Antique Lace Quilt Tutorial

Jenny Doan

Antique Lace Quilt Tutorial

Quilt Size: 73" x 73"


Jenny Doan demonstrates how to make a beautiful quilt using a bit of white yardage and 2.5-inch strips of precut fabric (jelly rolls). She used "Fiorella" Pixie Strips by RJR. This quilt was inspired by a single antique block Jenny purchased online. Boy, was she surprised to discover a beautiful secondary block that appeared when she pieced together all her recreated blocks! This quilt is quick and easy with half square triangles cut from strip sets that are then made into pinwheels and other simple units.


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video transcript

Hi everybody, it’s Jenny from the MSQC. And I am really excited about today’s project. Let me show you the inspiration for this. This is an antique block that I actually bought on eBay and I just thought it was so beautiful. And so I bought this block and I thought how can we create this easily. It looks like a lot of work, right? Well, you’re going to see how easy this is to put together. The fun part about this block, this is the block we’re going to make right here is how it fits into this quilt and what happens when they come together. So let’s take a look at this quilt behind me. Isn’t this fun? I’m calling this Antique Lace because of my antique block and to me, it just looks lacy. It just has a really pretty look to it. So this is our block right here. But what happens when they come together is it forms this secondary block right here which I love it when that happens. And that’s one of my favorite things, what happens when you put two blocks together. It makes it really fun.

So to make this quilt what you’re going to need is one roll of 2 ½ inch strips and we have used this beautiful Fiorella line by RJR Studio. And actually, you’re not even going to need a roll. You’re going to need 18 of these. It takes two strips to make each block. And that’s what we’re talking about. You’re also going to need some background yardage. The reason we went with background yardage versus a roll is you need some three-inch strips and some 2 ½ inch strips. And you’re going to need 3 ¾ yards on that. That’s going to include this border right here and all the pieces you need to make this. Your outer border out here is a nice five-inch border. And you’re going to need 1 ¼ yard. For your backing, you’re going to need 4 ½ yards. And look at this backing. This is really fun. I’d like to make myself a shirt out of that. I think it’s really pretty. So 4 ½ yards of that. The quilt is a 73 by 73 quilt so it’s a nice big square quilt. Now the reason I stopped at 18 strips is because these blocks come out really big. And so I have, I’m kind of locked into this space here. You know, I don’t want to make anything too huge and too big. And so feel free to make it bigger if you want. And just know that it takes two strips to make a block. So this block looks like it’s a hard block and it’s not a hard block. It is a little bit more work because you have to pay attention and you have to do a few more cuts and things like that. But we’re going to break it down for you. And you’re going to go, oh I can do that. And because this was so fun for me I just hope it’s fun for you as well.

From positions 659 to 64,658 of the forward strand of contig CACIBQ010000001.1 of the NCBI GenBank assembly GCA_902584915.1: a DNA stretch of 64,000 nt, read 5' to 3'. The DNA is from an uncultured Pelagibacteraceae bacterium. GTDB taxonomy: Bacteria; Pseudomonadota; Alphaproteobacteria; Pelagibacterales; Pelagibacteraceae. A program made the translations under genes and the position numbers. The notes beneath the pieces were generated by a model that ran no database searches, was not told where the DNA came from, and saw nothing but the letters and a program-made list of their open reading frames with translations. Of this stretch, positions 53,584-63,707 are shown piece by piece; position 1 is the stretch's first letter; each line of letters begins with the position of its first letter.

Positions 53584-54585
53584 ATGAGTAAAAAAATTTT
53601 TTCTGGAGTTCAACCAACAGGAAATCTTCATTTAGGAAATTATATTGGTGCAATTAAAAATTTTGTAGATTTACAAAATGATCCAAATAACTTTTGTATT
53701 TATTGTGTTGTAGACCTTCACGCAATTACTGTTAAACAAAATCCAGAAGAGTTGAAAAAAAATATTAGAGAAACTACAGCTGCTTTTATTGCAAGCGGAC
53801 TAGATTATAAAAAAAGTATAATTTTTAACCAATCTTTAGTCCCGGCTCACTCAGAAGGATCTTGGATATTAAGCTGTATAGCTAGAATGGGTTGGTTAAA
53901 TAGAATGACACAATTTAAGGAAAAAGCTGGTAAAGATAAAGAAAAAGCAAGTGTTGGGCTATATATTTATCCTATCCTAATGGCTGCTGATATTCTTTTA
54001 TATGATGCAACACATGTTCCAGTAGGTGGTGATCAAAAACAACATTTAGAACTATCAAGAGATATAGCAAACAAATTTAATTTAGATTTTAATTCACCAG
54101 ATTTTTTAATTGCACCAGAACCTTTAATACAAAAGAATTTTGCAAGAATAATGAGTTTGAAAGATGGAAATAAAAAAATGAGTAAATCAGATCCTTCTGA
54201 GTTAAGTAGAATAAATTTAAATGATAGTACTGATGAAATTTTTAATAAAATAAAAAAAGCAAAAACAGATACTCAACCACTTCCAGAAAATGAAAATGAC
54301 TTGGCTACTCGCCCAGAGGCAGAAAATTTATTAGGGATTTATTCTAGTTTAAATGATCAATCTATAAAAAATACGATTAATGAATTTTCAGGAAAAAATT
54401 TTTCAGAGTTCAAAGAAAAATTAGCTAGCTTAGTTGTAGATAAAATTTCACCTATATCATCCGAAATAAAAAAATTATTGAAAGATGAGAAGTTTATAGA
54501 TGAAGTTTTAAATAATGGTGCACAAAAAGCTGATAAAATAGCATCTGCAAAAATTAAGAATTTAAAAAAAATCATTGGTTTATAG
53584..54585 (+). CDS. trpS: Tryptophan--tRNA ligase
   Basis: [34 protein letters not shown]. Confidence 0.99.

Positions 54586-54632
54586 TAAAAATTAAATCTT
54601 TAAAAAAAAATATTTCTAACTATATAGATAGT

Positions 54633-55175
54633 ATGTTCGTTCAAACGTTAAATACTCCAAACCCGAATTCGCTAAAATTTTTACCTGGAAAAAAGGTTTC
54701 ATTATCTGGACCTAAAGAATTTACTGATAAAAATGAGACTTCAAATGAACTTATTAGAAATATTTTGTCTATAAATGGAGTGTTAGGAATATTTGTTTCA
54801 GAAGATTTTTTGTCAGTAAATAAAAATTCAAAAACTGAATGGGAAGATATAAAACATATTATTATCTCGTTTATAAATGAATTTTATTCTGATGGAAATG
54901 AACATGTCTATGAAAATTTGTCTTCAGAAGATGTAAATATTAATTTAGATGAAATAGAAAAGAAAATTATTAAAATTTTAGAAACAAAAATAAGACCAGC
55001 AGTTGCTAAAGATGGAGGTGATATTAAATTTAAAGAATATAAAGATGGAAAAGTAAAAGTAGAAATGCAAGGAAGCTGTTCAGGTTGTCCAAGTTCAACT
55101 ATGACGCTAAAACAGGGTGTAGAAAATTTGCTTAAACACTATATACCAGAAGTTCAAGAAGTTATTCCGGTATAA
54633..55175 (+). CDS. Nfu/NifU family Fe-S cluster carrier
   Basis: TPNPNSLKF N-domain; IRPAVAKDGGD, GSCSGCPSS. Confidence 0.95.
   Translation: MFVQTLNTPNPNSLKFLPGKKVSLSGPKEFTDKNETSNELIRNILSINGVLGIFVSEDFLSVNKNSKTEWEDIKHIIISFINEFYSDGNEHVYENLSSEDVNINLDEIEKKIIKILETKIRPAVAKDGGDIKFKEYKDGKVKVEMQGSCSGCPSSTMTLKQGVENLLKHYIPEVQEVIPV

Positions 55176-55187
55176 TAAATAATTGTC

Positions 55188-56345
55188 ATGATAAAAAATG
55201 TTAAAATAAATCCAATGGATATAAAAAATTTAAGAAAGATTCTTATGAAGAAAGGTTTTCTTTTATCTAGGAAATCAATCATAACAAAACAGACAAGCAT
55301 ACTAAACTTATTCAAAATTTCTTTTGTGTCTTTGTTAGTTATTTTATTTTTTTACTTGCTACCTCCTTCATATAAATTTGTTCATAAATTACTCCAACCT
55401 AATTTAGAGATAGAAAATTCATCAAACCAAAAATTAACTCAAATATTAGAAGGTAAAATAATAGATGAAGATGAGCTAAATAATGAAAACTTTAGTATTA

So the first thing we’re going to do is we’re going to take our 2 ½ inch strip right here and we’re going to sew it to a 2 ½ inch background strip. So you’re going to cut some 2 ½ inch strips off your background piece. And we’re just going to sew right along the edges like. Put them right sides together like this. And we’re going to make a tube. We’re going to sew a quarter of an inch on this side and a quarter of an inch on that side. So let’s go to the sewing machine and do that. So we’re going to line these up. And you want to keep them pretty lined up and you want to keep your quarter of an inch pretty close. Once you get them lined up it’s pretty easy to just sail down. Alright. Oop, I’m getting off a little bit. I’m going to correct here. There we go. Alrighty. Now I’m going to flip it around and I’m going to sew again a quarter of an inch right down the other side. Right here. Here we go. And this is a real easy side because you’ve already got one sewn down. And you just let her go. Alrighty.